One of the truest tests of any tactically adept coach is to identify mechanisms for changing around their team’s fortunes mid-game. This is never an easy task, but one that managers must be reflecting on not only with their substitutions, but with the potential for changing the master-plan on a grander scale, whether that be a tactical tweak in style or system. In what was one of the games of the weekend, both Freiburg and Leverkusen made pivotal formational changes as the match wore on. Crucially, both teams changed back to the shapes that they've prioritized since the start of the season, calling into question why they ever abandoned their favoured choice in the first place.
After finishing bottom of the table in 2021, Carlos Gonzalez has come into Atletico Ottawa and completely transformed the team into one of the most resolute, remarkable teams in the Canadian Premier League. In just half the games, they've won more matches than they did in the whole of last season, conceding the second least amount of goals in the league. Along the way, they've played one of the most tactically fluid and fantastical styles of football in the division, adamantly changing formation and player roles between the phases. Here is our tactical analysis of Atletico Ottawa's rise under Carlos Gonzalez.
When deployed correctly, the 3-1-3-1 can be one of the most fluid, flexible and fantastic 9v9 formations. Like anything in the beautiful game, team tactics, style of play and intricacies can only evolve within the realms of a team's own unique characteristics (including players involved, level of opposition, coaching preferences, and more). But if I had my pick of the litter within my squad, this is how I would deploy the 3-1-3-1 formation at the 9v9 level.
Struggling to know where to start when it comes to creating your own game model? Well look no further than TheMastermindSite.com, where we're bringing you game model examples in each of the game's most popular formations. These game model examples are exactly as the name suggests - resources for you to rock on and create your own game model. This specific 3-5-2 game model showcases the style of play and key player characteristics that Rhyspect FC would emphasize in each phase of the game. To see a preview of the game model, click the download preview button below. To purchase the game model, click the 'Purchase' button below.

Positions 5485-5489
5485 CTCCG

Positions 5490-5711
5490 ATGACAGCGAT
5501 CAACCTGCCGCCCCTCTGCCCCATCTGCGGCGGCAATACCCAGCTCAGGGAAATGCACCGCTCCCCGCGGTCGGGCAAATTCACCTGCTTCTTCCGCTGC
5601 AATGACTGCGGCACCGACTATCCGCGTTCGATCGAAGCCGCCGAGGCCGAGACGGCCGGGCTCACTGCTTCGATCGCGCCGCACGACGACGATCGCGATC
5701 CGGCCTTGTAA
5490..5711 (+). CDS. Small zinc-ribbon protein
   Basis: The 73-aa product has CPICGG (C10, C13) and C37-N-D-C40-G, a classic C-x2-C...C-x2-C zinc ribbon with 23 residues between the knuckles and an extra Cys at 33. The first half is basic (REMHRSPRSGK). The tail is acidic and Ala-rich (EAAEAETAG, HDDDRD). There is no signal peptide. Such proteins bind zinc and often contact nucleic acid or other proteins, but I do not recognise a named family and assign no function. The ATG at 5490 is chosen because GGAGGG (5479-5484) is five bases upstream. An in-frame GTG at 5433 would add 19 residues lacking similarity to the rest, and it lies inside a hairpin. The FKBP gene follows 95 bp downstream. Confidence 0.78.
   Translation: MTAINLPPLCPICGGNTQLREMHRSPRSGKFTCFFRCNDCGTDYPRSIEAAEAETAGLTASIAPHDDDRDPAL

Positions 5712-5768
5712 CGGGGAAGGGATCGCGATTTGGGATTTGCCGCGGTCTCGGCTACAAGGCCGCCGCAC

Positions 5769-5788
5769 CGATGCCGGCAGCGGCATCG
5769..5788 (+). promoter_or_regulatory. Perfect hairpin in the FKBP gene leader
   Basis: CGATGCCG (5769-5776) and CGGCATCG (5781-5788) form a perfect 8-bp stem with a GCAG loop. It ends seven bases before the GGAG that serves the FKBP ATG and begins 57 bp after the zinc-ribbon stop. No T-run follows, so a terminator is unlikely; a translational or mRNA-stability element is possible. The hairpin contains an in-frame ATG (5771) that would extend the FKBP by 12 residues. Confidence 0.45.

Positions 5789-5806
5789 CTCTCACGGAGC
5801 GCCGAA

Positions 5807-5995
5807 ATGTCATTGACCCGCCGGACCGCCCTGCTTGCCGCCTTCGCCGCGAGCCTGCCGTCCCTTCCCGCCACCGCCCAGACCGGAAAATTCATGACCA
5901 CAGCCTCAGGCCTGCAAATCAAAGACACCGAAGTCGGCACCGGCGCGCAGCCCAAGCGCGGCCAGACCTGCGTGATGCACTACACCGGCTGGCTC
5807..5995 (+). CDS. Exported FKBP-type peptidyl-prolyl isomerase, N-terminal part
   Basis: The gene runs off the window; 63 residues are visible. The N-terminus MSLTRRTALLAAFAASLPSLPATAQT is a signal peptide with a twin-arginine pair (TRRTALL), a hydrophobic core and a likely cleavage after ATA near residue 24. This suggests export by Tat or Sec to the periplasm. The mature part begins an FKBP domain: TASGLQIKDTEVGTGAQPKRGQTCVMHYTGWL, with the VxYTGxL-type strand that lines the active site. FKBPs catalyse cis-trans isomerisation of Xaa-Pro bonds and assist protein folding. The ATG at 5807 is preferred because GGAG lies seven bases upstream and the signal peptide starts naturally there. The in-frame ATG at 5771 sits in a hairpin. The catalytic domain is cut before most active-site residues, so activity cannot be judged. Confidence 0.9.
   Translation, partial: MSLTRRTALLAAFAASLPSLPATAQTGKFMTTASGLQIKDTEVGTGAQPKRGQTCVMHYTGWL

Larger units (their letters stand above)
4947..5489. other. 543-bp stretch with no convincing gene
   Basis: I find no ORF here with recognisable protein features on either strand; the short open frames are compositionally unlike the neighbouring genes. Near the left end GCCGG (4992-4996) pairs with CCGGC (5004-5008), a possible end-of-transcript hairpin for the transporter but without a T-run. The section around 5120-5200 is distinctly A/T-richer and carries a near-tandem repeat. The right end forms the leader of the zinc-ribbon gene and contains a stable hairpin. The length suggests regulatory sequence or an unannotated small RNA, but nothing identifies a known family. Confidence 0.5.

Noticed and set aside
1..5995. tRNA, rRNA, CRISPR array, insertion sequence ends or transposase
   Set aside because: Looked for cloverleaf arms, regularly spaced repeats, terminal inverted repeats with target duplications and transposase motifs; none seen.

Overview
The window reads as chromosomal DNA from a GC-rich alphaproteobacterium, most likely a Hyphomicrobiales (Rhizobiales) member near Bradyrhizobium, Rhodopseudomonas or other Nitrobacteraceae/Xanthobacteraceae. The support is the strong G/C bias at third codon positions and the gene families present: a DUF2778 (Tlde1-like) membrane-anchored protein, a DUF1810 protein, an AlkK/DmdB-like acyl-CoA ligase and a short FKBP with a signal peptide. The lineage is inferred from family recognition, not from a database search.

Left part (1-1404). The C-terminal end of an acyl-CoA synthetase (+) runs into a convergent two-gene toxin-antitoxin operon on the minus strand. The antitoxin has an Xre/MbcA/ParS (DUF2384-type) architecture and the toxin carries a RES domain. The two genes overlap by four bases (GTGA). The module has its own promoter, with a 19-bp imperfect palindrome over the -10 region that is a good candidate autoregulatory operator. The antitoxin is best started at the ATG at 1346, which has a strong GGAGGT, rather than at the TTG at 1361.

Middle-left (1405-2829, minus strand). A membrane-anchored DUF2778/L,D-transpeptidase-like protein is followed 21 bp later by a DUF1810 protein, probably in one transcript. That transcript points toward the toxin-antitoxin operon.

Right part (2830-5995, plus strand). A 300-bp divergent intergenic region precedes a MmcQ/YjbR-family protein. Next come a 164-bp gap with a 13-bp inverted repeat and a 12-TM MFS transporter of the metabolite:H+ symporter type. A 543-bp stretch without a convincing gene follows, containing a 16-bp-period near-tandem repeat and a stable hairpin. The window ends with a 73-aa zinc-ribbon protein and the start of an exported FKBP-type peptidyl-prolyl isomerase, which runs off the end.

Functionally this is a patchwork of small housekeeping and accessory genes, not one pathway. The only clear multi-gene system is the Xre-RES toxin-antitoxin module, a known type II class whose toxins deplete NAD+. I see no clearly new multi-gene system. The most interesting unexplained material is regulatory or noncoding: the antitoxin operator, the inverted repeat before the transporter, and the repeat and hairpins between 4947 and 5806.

The Cavs started the season in a 3-4-2-1 formation, suffering two embarrassing losses to York and Atletico, and a stagnant draw against Forge. After realizing the slow-moving car wasn't quite motoring the way he wanted it to, even despite the gas pedal being pressed, Wheeldon Jr. was right to identify a new vehicle. Now in a flexible 4-4-2 shape, Cavalry have been utterly dominant in both of their matches since, both in and out of possession. On this particular occasion, they completely stunted Edmonton's progress going forward, and massively exploited space in exactly the right areas through staggering their personnel across the pitch. Here is a quick tactical analysis of Cavalry's commanding 3-0 win over FC Edmonton.
After a couple of disappointing results to start the season, Forge found their flow in Week 3, achieving a comfortable 3-0 win over FC Edmonton's stern defense. Not only did Forge live up to expectation from a performance perspective, but also from a tactical one. Bobby Smyrniotis changed shape away from the 3-4-1-2 / 3-4-3 formation utilized against Cavalry back to his favoured 4-3-3, only to reconstruct their ideologies in the second half to better take advantage of the wide areas. Here is our analysis of Forge's commanding 3-0 victory over FC Edmonton.